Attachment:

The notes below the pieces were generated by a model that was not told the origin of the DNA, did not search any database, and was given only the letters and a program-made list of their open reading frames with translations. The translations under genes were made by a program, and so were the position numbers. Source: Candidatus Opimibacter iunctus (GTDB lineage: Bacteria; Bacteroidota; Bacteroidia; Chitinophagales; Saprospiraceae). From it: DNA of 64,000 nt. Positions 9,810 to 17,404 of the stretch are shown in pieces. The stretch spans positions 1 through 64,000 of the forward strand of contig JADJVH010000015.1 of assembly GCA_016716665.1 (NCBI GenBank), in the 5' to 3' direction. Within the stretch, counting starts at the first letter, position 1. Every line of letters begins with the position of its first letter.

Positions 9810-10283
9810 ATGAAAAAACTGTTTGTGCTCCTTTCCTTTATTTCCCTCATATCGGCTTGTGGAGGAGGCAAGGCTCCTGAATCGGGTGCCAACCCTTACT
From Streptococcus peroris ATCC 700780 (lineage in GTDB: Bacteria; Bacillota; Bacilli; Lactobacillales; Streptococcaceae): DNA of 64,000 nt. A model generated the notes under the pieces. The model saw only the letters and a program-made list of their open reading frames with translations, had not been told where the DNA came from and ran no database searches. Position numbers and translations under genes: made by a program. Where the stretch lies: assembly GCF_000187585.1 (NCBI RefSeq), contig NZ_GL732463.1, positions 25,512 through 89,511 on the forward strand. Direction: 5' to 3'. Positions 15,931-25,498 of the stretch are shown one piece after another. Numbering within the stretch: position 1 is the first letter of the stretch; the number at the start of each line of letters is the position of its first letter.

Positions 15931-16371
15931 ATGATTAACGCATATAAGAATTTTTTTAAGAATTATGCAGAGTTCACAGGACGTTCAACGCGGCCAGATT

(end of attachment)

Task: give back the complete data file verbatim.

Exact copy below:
The notes below the pieces were generated by a model that was not told the origin of the DNA, did not search any database, and was given only the letters and a program-made list of their open reading frames with translations. The translations under genes were made by a program, and so were the position numbers. Source: Candidatus Opimibacter iunctus (GTDB lineage: Bacteria; Bacteroidota; Bacteroidia; Chitinophagales; Saprospiraceae). From it: DNA of 64,000 nt. Positions 9,810 to 17,404 of the stretch are shown in pieces. The stretch spans positions 1 through 64,000 of the forward strand of contig JADJVH010000015.1 of assembly GCA_016716665.1 (NCBI GenBank), in the 5' to 3' direction. Within the stretch, counting starts at the first letter, position 1. Every line of letters begins with the position of its first letter.

Positions 9810-10283
9810 ATGAAAAAACTGTTTGTGCTCCTTTCCTTTATTTCCCTCATATCGGCTTGTGGAGGAGGCAAGGCTCCTGAATCGGGTGCCAACCCTTACT
From Streptococcus peroris ATCC 700780 (lineage in GTDB: Bacteria; Bacillota; Bacilli; Lactobacillales; Streptococcaceae): DNA of 64,000 nt. A model generated the notes under the pieces. The model saw only the letters and a program-made list of their open reading frames with translations, had not been told where the DNA came from and ran no database searches. Position numbers and translations under genes: made by a program. Where the stretch lies: assembly GCF_000187585.1 (NCBI RefSeq), contig NZ_GL732463.1, positions 25,512 through 89,511 on the forward strand. Direction: 5' to 3'. Positions 15,931-25,498 of the stretch are shown one piece after another. Numbering within the stretch: position 1 is the first letter of the stretch; the number at the start of each line of letters is the position of its first letter.

Positions 15931-16371
15931 ATGATTAACGCATATAAGAATTTTTTTAAGAATTATGCAGAGTTCACAGGACGTTCAACGCGGCCAGATT